really tough and decorum has to be maintained.

    Employee Management


  • donalda

    I want to effing choke all the bottleneck subject matter experts I need to rely on to check my work for accuracy. I am writing on deadlines and I need these people’s input but they just sit on it. I know they are busy, but so is everybody. I wish someone could tell me how to light a fire under these people.


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  • Shiloh_D

    Forgot having an A list/B list environment. Forgot discouraging having fun at work.


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  • Itsy

    Regarding the bottleneck manager, I once had a staff package that needed to be routed and signed in three days and it sat in the managers inbox for TWO MONTHS! I kid you not. And we were afraid to ask about it. Only in the federal government…


  • Itsy

    Not meaning to be the typical disgruntle worker but this is all too true. It is a present day reality: I have a gov’t job and we have many of these issues: 3 bottlenecks in my office division who want to go over EVERYTHING (takes several days to weeks to route anything (even a 2-months once), open area “collaborative” work stations where everything around you disturbs you, you are constantly distracted by noise or nearby conversation and people feel free to interrupt you all the time because, well, there you are out in the open… Our mangers are sitting right next to us practically in our lap CONSTANTLY breathing down our necks, and watching every movement or when you go to the bathroom. There is no training budget whatsoever, and a management culture that promotes and rewards bullying, screaming, and sabotaging your own employees (I even had a manager outright LIE on my eval, and another tried to get me fired because I dared to defend myself from a false accusation). My hair started turning as white as snow (I had to start dying it) and my health was broken. Definitely Fear Factor here. I felt like I was on a battlefield everyday with a couple of managers. My manager right now is decent (afraid to change positions because I might loose him), but the listed work conditions are the same. Oh and overtime? forget it: you can be expected to work 10-12 hour days regularly (depending on your manager) but your position is not “authorized” overtime. So you are just not allowed to claim it. But then they want to nitpick your 30-minute “mandatory” lunch break to make sure you aren’t “defrauding” the gov’t. But if you end up working through your lunch break, you can’t go home 30-min early (no sir that’s timecard fraud) and you can’t claim it on your timesheet as work (it’s “mandatory” that you took it), but you still have to stay 30min later each day and give that as a freebie to the gov’t. But they are SO worried we are defrauding time from the gov’t. I stopped counting after they defrauded me of $20,000 of overtime. The Gov’t pays a lot of lip service to “work-life balance” but the reality is different. And telework? Are you kidding? The managers believe that if they can’t see you chained to your desk, you are NOT working. They have a section on their website talking all about telecommuting options, but you’ll not be able to actually find a telecommuting position even if your life depended on it. No, just keep up that 2-hour each way commute (I commute 3 hours a day). Guess I am just grateful to have a job, “lazy” disgruntled federal worker that I am. Were work conditions always this bad?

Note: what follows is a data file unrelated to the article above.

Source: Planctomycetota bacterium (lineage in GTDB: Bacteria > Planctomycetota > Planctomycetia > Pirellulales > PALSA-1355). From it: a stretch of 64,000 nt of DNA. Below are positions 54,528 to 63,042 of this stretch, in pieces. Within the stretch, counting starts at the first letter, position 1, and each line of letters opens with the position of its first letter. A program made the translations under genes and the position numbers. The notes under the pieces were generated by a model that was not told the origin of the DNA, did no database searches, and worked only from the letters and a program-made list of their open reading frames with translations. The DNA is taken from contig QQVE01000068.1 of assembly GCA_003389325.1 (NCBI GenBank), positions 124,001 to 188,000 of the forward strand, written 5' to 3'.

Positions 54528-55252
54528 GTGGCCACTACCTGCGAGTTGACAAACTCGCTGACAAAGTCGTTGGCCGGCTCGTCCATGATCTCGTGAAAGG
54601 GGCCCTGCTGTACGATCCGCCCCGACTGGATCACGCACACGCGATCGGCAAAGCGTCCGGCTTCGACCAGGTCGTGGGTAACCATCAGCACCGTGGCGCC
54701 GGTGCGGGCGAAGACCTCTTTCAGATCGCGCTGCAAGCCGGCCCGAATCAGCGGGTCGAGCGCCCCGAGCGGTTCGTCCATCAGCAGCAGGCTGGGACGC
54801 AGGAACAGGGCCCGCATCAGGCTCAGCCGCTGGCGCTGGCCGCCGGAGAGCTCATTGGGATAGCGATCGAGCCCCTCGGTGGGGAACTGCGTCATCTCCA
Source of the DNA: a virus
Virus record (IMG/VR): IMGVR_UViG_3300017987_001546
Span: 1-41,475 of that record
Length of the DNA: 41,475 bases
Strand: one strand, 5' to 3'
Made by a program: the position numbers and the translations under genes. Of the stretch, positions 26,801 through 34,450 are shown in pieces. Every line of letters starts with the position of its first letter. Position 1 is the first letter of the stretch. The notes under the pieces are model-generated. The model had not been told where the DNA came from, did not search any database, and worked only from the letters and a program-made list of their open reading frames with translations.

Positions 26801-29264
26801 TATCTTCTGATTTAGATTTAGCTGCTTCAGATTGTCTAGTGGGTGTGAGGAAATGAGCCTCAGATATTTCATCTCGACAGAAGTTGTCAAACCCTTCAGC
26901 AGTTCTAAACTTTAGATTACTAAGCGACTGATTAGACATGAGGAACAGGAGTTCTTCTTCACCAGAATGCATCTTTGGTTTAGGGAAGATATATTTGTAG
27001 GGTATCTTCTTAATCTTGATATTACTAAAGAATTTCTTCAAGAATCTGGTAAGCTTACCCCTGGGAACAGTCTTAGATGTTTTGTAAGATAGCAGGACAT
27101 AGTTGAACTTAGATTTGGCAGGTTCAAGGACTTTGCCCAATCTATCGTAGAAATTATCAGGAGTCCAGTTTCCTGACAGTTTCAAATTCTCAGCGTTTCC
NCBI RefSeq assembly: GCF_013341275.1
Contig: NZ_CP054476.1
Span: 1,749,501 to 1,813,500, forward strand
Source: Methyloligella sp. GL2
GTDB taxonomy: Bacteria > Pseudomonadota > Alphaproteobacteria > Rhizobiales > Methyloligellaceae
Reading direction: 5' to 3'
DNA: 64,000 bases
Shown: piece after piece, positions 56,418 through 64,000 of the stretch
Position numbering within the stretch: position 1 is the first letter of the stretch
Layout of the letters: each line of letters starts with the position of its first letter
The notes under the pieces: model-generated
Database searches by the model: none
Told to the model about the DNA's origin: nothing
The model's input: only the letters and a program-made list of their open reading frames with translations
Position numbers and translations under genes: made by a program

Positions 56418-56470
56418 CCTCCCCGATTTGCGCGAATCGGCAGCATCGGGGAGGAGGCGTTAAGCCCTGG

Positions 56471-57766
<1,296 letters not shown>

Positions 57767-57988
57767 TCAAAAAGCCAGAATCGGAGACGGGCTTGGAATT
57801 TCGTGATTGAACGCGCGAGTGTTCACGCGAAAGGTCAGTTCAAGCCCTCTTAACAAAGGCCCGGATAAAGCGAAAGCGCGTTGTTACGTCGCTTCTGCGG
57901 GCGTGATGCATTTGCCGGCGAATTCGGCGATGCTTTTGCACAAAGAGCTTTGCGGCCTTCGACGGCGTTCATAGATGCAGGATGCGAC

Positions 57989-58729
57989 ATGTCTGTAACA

• Ryan Goldberg

    This article is too generic and very easily misunderstood. Employees are very often confusing productivity with how hard and how long they work. The only thing that count in every company small or big is quality of work = result = profit = productivity = goal if you work very hard to accomplish a task and your productivity is low the company has not interest is supporting you since you are not supporting the company . If it was hard or easy for you to accomplish a task it is totally unrelated with productivity. There is people that can run a marathon and enjoy it there is people that would not be survive to that . This is completely unrelated with running a marathon. You can’t get credit if you don’t reach your goal . Now a management that has not rule of the game and a score system is a bad management every player should not the rule of the game to be a good player a champion or a bad player.